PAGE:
Media Representations of Antidepressant Medications
A recent study (Montagne, 2001) examined what we know about certain antidepressant drugs and how we have arrived at our current collective knowledge. The primary goal of this study was to identify specific media representations of antidepressant drugs and to examine these images in comparison with known clinical information regarding them.
The results of this analysis portray an extensive and deeply rooted cultural awareness of these drugs. Over the past 20 years, the frequency of magazine and newspaper accounts and reports of antidepressant use peaked during three time periods: 1) 1977 to 1978, during a time of increased societal concern about depression; 2) 1980 to 1982, when a new generation of antidepressant drugs (tetracyclics like trazodone [Desyrel]) were introduced; and 3) 1990 to 1994, which represented the Prozac (fluoxetine) phenomenon.
By the spring of 1990, Prozac was on the cover of Newsweek, Time and the New Yorker and was being proclaimed as the new wonder drug and a new weapon in the fight against depression. In fact, the appearance of a Prozac capsule floating over a dry landscape on the cover of Newsweek was the first time any prescription pharmaceutical product (and any drug other than heroin, cocaine or marijuana) had been shown on that magazine's cover. Between 1992 and 1994, Prozac exploded into the mass media and the public's consciousness (1992-1994) with a number of popular books (e.g., Listening to Prozac [Kramer, 1993], Talking Back to Prozac [Breggin, 1994] and Prozac Nation [Wurtzel, 1994]), a theatrical play (Prozac Sisters), an electronic video game (Virtual Prozac) and talk show visits by enthused therapists (Montagne, 2001).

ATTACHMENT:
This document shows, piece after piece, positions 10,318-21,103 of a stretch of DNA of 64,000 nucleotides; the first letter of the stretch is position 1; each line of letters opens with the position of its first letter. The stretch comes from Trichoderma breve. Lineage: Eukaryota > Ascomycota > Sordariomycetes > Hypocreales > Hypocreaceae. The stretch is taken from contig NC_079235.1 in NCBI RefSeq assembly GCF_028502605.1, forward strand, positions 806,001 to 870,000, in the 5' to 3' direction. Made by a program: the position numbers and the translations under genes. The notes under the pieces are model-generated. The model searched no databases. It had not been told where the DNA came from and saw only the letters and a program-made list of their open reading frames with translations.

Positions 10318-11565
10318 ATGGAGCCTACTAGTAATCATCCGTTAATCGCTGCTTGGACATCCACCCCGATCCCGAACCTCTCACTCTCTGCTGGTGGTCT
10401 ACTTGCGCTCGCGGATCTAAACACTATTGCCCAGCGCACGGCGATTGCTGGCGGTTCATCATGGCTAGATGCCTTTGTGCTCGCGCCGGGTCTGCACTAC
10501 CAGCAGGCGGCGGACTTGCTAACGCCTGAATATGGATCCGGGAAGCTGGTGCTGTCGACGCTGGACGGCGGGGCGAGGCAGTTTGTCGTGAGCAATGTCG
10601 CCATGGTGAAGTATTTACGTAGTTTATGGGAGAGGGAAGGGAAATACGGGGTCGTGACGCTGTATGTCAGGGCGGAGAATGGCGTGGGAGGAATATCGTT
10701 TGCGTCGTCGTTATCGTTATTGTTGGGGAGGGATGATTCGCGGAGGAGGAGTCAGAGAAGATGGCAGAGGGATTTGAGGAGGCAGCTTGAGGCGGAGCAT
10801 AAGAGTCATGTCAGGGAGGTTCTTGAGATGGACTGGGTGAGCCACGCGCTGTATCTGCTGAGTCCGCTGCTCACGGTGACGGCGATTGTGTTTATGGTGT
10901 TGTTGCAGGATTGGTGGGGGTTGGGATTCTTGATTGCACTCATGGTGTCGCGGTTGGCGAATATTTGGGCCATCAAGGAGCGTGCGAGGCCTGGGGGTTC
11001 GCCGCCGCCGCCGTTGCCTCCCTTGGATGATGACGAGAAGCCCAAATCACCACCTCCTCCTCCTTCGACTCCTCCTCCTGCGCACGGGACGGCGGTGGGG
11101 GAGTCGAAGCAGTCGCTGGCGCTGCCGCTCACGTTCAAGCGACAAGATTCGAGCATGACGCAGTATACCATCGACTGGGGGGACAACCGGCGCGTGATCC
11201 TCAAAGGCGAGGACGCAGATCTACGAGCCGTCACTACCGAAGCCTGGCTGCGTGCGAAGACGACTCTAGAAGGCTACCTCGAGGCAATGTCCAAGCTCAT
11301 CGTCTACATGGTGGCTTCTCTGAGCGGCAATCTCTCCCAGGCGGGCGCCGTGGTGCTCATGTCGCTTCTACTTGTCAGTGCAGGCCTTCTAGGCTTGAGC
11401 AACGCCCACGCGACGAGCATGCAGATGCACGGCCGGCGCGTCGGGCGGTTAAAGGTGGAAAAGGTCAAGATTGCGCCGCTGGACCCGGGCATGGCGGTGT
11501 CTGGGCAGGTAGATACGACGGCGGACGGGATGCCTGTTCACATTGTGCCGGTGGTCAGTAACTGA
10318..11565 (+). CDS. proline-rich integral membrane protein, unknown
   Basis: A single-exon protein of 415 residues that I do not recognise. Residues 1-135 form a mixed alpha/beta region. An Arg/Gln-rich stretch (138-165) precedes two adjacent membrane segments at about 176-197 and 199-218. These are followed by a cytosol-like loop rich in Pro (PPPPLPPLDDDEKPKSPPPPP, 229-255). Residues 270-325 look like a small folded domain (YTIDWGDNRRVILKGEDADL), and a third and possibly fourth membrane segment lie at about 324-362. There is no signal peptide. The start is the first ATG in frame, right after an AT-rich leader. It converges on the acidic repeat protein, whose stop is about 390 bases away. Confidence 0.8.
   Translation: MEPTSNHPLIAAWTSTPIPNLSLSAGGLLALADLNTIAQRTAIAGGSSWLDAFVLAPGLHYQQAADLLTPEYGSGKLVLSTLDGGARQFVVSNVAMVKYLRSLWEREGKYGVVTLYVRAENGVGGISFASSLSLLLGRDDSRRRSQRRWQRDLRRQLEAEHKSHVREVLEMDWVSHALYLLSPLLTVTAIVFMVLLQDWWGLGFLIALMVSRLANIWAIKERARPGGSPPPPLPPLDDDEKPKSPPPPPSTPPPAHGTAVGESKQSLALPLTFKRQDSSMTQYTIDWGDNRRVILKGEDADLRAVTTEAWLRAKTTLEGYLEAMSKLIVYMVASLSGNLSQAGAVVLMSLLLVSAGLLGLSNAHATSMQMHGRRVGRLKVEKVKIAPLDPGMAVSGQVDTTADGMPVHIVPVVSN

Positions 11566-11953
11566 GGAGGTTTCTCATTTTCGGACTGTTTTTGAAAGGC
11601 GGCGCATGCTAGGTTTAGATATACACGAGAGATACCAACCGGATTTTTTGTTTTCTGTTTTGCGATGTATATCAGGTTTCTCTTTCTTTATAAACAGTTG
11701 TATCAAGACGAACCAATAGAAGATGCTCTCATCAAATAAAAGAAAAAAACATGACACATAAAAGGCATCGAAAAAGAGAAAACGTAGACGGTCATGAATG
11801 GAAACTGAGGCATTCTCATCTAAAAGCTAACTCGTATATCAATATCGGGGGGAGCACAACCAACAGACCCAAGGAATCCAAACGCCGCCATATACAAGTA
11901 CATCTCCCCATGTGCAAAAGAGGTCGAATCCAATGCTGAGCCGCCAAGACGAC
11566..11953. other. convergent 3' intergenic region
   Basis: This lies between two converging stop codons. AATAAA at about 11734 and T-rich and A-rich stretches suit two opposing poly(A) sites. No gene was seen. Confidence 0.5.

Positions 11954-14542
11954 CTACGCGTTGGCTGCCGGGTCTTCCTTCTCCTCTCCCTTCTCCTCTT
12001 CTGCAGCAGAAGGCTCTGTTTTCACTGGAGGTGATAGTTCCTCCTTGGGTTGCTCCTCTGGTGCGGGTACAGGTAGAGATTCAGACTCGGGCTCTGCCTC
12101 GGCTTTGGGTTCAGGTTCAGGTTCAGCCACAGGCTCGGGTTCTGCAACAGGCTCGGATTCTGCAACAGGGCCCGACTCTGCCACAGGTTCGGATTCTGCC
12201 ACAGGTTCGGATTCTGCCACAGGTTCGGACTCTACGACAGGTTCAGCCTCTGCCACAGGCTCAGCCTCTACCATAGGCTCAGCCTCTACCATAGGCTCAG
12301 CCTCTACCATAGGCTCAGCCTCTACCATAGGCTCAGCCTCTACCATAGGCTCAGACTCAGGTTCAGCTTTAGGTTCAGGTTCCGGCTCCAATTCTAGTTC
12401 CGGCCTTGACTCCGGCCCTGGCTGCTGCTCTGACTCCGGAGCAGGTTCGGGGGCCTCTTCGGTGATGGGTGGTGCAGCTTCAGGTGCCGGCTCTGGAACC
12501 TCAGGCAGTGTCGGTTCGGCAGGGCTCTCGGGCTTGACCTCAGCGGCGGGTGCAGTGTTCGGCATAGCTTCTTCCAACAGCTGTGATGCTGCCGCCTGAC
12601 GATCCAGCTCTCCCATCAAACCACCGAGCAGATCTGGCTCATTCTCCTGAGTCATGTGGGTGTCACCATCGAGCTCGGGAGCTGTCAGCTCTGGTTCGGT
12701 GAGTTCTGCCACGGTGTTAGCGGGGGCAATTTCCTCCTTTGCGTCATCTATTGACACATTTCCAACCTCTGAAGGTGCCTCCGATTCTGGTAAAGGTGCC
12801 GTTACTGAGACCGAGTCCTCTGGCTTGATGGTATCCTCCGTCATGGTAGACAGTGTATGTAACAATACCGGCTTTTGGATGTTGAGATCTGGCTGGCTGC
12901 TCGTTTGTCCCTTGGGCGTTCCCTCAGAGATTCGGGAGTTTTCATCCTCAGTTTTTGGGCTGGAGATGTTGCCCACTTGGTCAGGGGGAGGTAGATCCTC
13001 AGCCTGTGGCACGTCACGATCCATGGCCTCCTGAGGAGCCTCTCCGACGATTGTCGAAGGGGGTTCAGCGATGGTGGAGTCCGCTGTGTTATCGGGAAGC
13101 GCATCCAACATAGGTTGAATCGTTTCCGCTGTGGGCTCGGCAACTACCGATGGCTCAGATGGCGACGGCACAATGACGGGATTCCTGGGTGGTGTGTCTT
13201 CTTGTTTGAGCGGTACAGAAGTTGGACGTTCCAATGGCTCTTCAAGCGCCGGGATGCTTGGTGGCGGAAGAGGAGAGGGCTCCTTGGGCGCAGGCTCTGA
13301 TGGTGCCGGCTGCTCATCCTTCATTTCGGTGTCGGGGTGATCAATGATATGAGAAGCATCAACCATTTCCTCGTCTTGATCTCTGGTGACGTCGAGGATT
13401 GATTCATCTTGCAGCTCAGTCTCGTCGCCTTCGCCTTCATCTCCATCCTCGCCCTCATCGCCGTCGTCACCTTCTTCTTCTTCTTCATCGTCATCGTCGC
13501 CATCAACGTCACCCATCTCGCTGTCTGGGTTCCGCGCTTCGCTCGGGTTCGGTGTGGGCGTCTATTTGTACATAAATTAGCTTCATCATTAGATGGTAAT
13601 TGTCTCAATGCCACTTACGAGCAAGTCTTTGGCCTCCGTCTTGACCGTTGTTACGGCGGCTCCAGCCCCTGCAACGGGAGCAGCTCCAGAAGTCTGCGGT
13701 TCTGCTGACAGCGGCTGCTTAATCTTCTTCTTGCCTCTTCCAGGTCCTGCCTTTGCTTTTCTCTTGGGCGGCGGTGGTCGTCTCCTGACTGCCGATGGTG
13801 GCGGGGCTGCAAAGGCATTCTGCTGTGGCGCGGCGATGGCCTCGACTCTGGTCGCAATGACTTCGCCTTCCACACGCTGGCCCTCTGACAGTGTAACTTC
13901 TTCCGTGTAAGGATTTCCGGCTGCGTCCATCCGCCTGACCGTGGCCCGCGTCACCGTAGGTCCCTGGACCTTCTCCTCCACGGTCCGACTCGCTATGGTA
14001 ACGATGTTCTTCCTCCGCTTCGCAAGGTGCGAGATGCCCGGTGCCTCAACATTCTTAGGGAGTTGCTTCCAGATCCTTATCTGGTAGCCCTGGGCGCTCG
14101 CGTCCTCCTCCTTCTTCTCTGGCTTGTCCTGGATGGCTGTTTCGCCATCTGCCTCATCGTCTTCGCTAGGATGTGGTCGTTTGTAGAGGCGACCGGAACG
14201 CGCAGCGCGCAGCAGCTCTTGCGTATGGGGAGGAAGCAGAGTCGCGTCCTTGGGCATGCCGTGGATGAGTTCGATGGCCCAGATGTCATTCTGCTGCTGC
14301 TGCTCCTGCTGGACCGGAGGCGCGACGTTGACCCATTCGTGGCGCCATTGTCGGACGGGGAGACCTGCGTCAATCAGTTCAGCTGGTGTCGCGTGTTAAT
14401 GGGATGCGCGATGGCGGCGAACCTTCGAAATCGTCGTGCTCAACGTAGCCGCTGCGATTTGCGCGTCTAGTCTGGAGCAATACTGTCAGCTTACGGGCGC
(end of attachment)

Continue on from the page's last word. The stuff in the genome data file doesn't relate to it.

Media accounts suggested that Prozac did a lot more than just influence serotonin in a person's body, extending perceptions of the indications of use beyond those recognized and accepted by most health care professionals (Montagne, 2001). For antidepressant users, this drug obviously relieved conditions such as depression and premenstrual syndrome, and certain symptoms such as anxiety. Users, however, also reported that Prozac produced other types of effects such as: elevated or changed mood, nervousness, anorexia, insomnia, enhanced performance, calmness, reversed shyness, reduced or enhanced sex drive, changed personality even in nondepressed people ("cosmetic psychopharmacology"), enhanced spirituality, mania, drowsiness, tremor, dizziness, weight gain or weight loss, feeling "out of it," excessive laughing or weeping, and a loss of concentration (Elfenbein, 1995; Karp, 1997; Montagne, 2001). Early media reports referred to Prozac as the pill that will "cheer you up without side effects" and described "how science will let you change your personality with a pill" (Beyond Prozac, 1994).
In these media reports, Prozac was referred to primarily as the Happy Pill, the Feel-Good Pill and the Personality Pill. It also was presented in some accounts as an "upper." Patients used a variety of images and metaphors to understand and describe their reasons for using Prozac and for the effects they experienced (Montagne, 2001). These metaphors ranged from "magic bullets" to "like insulin for my mind/mood." In March 1994, Eli Lilly and Company launched an advertising campaign to condemn and counter the ever-growing role of mass media in exaggerating the drug's effectiveness (Listening to Eli Lilly, 1994).
A popular book of anecdotal accounts from Prozac users, almost a decade after its introduction, suggested other therapeutic uses for Prozac including: attention-deficit/hyperactivity disorder, obesity, chronic fatigue syndrome, ulcers and other gastrointestinal disorders, and chronic pain (Elfenbein, 1995; Montagne, 2001). The rationale for these uses, as stated by a promotional blurb on the book's back cover, is, "In these pages, the real expert--sthose who are taking antidepressants nowoffer frank testimonies that explore what it is like for them to take Prozac."
Mass Media and Antidepressant Use